Arab world turns on Assad and calls for end to killings

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Arab support for President Bashar al-Assad was evaporating last night as three Gulf countries announced they were withdrawing their ambassadors after days of killings across Syria. As tanks and troops continued to hammer the eastern city of Deir-el-Zour with shells and machine-gun fire, President Assad found support for his Baathist regime draining away.

Saudi Arabia, Kuwait and Bahrain have all withdrawn their envoys since Sunday night, while in a further blow, the prime minister of Turkey, Syria's biggest trading partner, said his country's foreign minister would be arriving in Damascus today to deliver a dressing-down to the Syrian government. The developments came after an unusually strong rebuke from King Abdullah of Saudi Arabia on Sunday, when he demanded "an end to the killing machine" in Syria.

Top officials in the Syrian regime have been targeted by a number of European and US-sponsored sanctions since the uprising began in mid-March, but until yesterday there had been little in the way of condemnation from any of the Arab states.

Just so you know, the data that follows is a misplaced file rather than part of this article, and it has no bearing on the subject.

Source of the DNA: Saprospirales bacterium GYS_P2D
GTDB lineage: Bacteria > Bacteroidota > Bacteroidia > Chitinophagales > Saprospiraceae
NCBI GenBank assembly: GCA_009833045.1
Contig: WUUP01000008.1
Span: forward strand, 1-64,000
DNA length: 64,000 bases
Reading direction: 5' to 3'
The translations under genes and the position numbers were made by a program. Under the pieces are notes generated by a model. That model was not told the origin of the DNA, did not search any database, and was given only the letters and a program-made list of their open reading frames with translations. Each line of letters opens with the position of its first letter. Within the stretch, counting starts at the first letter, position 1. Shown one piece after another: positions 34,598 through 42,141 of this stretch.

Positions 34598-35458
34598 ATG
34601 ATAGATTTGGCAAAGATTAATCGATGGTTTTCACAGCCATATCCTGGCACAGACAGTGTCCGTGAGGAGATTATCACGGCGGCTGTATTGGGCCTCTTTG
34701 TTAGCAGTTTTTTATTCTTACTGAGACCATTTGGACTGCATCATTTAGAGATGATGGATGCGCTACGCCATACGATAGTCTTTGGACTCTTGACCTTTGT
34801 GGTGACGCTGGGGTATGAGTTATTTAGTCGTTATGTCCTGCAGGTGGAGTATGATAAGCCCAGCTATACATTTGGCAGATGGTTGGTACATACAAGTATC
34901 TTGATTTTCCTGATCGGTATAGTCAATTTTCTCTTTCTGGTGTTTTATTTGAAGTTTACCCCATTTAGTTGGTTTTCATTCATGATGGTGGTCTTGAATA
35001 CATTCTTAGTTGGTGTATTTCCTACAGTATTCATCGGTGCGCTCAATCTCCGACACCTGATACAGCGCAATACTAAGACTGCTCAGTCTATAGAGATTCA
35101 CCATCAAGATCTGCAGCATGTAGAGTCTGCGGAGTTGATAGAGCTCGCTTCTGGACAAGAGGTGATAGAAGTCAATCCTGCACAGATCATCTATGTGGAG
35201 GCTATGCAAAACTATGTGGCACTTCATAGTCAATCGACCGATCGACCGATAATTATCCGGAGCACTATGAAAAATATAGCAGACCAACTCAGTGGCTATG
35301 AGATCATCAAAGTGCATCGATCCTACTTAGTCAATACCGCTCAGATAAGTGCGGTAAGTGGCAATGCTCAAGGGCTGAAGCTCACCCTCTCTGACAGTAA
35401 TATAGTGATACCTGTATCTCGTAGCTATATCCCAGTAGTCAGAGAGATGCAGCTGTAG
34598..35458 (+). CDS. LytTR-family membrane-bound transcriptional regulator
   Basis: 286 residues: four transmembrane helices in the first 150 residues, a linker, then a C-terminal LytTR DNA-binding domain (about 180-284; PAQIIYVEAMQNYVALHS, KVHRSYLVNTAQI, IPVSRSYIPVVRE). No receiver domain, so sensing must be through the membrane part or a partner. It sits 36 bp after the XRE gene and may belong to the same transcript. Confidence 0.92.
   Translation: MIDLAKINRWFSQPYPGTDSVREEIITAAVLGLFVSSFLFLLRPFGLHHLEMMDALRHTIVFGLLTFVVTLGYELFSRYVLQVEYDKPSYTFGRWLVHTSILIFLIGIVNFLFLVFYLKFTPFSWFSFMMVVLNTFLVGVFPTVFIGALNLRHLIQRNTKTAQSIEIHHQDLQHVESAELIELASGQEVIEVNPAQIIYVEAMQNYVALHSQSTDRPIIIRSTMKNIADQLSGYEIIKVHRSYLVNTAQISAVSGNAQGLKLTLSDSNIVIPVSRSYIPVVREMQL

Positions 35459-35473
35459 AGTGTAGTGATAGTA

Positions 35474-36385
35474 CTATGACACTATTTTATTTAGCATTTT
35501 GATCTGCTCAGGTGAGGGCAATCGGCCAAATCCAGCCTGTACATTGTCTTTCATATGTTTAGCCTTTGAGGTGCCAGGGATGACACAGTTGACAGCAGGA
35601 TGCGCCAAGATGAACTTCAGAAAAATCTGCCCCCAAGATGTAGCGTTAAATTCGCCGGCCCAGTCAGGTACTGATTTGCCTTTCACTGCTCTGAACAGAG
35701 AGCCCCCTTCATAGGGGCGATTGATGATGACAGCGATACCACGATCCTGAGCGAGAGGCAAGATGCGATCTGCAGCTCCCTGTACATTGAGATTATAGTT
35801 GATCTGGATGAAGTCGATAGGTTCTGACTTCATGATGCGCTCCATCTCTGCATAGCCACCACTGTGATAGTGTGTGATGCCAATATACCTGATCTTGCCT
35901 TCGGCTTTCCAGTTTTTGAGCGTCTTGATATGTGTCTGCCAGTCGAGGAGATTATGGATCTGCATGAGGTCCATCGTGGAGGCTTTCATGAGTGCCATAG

Yesterday's dramatic show of disapproval means President Assad, who has used brute force to try and avoid the fate of his deposed counterparts in Egypt and Tunisia, now finds himself backed into a diplomatic corner.

Radwan Ziadeh, a human rights activist and one of Syria's most prominent political exiles, said: "The symbolic steps from King Abdullah, Bahrain and Kuwait are very important. There is no excuse for the United Nations Security Council to take no action now."

Last week the Security Council issued a statement condemning Syria, but drew back from rubber-stamping a resolution – the harshest measure available to members.

In an attempt to alleviate the pressure, Damascus said it would remove its defence minister, but as support for President Assad haemorrhaged last night, shells from his army's tanks were still crashing down on cities.

An eyewitness in Deir al-Zour told i the city had become a ghost town as tanks laid siege. "There are no people on the streets and the snipers on the high buildings are killing anybody they see," said the man, who did not want to be named. The reports cannot be verified because journalists are banned from Syria.